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Table of contents
THE CONQUEST OF THE VENEREAL DISEASES-8.1
THE CONQUEST OF THE VENEREAL DISEASES-8.2
THE CONQUEST OF THE VENEREAL DISEASES-8.3
THE CONQUEST OF THE VENEREAL DISEASES-8.4
THE CONQUEST OF THE VENEREAL DISEASES-8.5
THE CONQUEST OF THE VENEREAL DISEASES-8.6
FOOTNOTES
SEXUAL MORALITY-9.1
SEXUAL MORALITY-9.2
SEXUAL MORALITY-9.3
SEXUAL MORALITY-9.4
SEXUAL MORALITY-9.5
SEXUAL MORALITY-9.6
SEXUAL MORALITY-9.7
SEXUAL MORALITY-9.8
SEXUAL MORALITY-9.9
MARRIAGE-10.1
MARRIAGE-10.2
MARRIAGE-10.3
MARRIAGE-10.4
MARRIAGE-10.5
MARRIAGE-10.6
MARRIAGE-10.7
MARRIAGE-10.8
MARRIAGE-10.9
MARRIAGE-10.10
MARRIAGE-10.11
MARRIAGE-10.12
FOOTNOTES
THE ART OF LOVE-11.1
THE ART OF LOVE-11.2
THE ART OF LOVE-11.3
THE ART OF LOVE-11.4
THE ART OF LOVE-11.5
THE ART OF LOVE-11.6
THE ART OF LOVE-11.7
THE ART OF LOVE-11.8
THE ART OF LOVE-11.9
THE ART OF LOVE-11.10
THE ART OF LOVE-11.11
FOOTNOTES
THE SCIENCE OF PROCREATION-12.1
THE SCIENCE OF PROCREATION-12.2
THE SCIENCE OF PROCREATION-12.3
THE SCIENCE OF PROCREATION-12.4
THE SCIENCE OF PROCREATION-12.5
THE SCIENCE OF PROCREATION-12.6
THE SCIENCE OF PROCREATION-12.7
THE SCIENCE OF PROCREATION-12.8
THE SCIENCE OF PROCREATION-12.9
FOOTNOTES
INDEX OF AUTHORS

even obloquy. But I supposed that a secluded student who approached vital 

social problems with precaution, making no direct appeal to the general 

public, but only to the public's teachers, and who wrapped up the results 

of his inquiries in technically written volumes open to few, I supposed 

that such a student was at all events secure from any gross form of attack 

on the part of the police or the government under whose protection he 

imagined that he lived. That proved to be a mistake. When only one volume 

of these _Studies_ had been written and published in England, a 

prosecution, instigated by the government, put an end to the sale of that 

volume in England, and led me to resolve that the subsequent volumes 

should not be published in my own country. I do not complain. I am 

grateful for the early and generous sympathy with which my work was 

received in Germany and the United States, and I recognize that it has had 

a wider circulation, both in English and the other chief languages of the 

world, than would have been possible by the modest method of issue which 

the government of my own country induced me to abandon. Nor has the effort 

to crush my work resulted in any change in that work by so much as a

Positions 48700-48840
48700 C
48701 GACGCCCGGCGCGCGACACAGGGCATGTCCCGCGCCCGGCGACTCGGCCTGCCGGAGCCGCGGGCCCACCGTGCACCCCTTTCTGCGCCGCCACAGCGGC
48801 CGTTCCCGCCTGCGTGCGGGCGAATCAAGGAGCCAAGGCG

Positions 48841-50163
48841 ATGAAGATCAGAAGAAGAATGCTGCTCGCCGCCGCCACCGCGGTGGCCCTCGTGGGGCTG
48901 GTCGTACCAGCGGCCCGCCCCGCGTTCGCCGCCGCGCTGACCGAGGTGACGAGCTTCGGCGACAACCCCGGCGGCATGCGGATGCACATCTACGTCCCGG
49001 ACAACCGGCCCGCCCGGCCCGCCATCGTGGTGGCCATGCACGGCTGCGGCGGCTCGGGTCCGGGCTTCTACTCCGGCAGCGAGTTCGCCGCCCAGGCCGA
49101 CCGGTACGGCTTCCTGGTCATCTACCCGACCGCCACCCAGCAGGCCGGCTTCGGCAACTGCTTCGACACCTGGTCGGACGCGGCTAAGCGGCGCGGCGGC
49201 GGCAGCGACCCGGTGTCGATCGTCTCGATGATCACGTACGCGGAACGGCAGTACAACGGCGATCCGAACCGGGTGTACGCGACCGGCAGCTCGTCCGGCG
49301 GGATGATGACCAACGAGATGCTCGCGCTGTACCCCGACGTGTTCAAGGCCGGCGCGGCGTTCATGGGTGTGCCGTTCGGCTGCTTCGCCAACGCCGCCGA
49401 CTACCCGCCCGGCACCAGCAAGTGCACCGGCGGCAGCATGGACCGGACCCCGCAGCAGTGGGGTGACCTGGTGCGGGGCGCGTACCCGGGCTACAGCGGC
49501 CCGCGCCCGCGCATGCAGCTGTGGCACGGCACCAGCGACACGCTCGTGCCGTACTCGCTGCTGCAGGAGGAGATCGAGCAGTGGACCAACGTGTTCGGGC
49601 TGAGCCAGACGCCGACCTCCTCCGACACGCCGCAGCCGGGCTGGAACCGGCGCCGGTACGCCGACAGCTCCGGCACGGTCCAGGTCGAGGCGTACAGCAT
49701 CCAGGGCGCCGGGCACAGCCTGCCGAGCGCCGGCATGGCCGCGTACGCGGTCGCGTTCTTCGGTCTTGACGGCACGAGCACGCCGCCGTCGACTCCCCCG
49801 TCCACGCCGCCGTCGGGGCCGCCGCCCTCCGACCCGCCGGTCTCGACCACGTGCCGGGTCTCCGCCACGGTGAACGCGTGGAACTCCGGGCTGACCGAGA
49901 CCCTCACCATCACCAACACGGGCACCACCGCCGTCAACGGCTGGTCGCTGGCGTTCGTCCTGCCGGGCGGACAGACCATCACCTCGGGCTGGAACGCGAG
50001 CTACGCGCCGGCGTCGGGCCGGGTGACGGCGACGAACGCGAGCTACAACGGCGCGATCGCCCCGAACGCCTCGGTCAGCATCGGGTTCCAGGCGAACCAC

single word. With help, or without it, I have followed my own path to the 

end. 

 

For it so happens that I come on both sides of my house from stocks of 

Englishmen who, nearly three hundred years ago, had encountered just these 

same difficulties and dangers before. In the seventeenth century, indeed, 

the battle was around the problem of religion, as to-day it is around the 

problem of sex. Since I have of late years realized this analogy I have 

often thought of certain admirable and obscure men who were driven out, 

robbed, and persecuted, some by the Church because the spirit of 

Puritanism moved within them, some by the Puritans because they clung to 

the ideals of the Church, yet both alike quiet and unflinching, both alike 

fighting for causes of freedom or of order in a field which has now for 

ever been won. That victory has often seemed of good augury to the perhaps 

degenerate child of these men who has to-day sought to maintain the causes 

of freedom and of order in another field. 

 

It sometimes seems, indeed, a hopeless task to move the pressure of inert 

prejudices which are at no point so obstinate as this of sex. It may help 

to restore the serenity of our optimism if we would more clearly realize 

that in a very few generations all these prejudices will have perished and 

be forgotten. He who follows in the steps of Nature after a law that was 

not made by man, and is above and beyond man, has time as well as eternity 

on his side, and can afford to be both patient and fearless. Men die, but 

the ideas they seek to kill live. Our books may be thrown to the flames, 

but in the next generation those flames become human souls. The 

transformation is effected by the doctor in his consulting room, by the 

teacher in the school, the preacher in the pulpit, the journalist in the 

press. It is a transformation that is going on, slowly but surely, around 

us. 

 

I am well aware that many will not feel able to accept the estimate of the 

sexual situation as here set forth, more especially in the final volume. 

Some will consider that estimate too conservative, others too 

revolutionary. For there are always some who passionately seek to hold 

fast to the past; there are always others who passionately seek to snatch 

at what they imagine to be the future. But the wise man, standing midway 

between both parties and sympathizing with each, knows that we are ever in 


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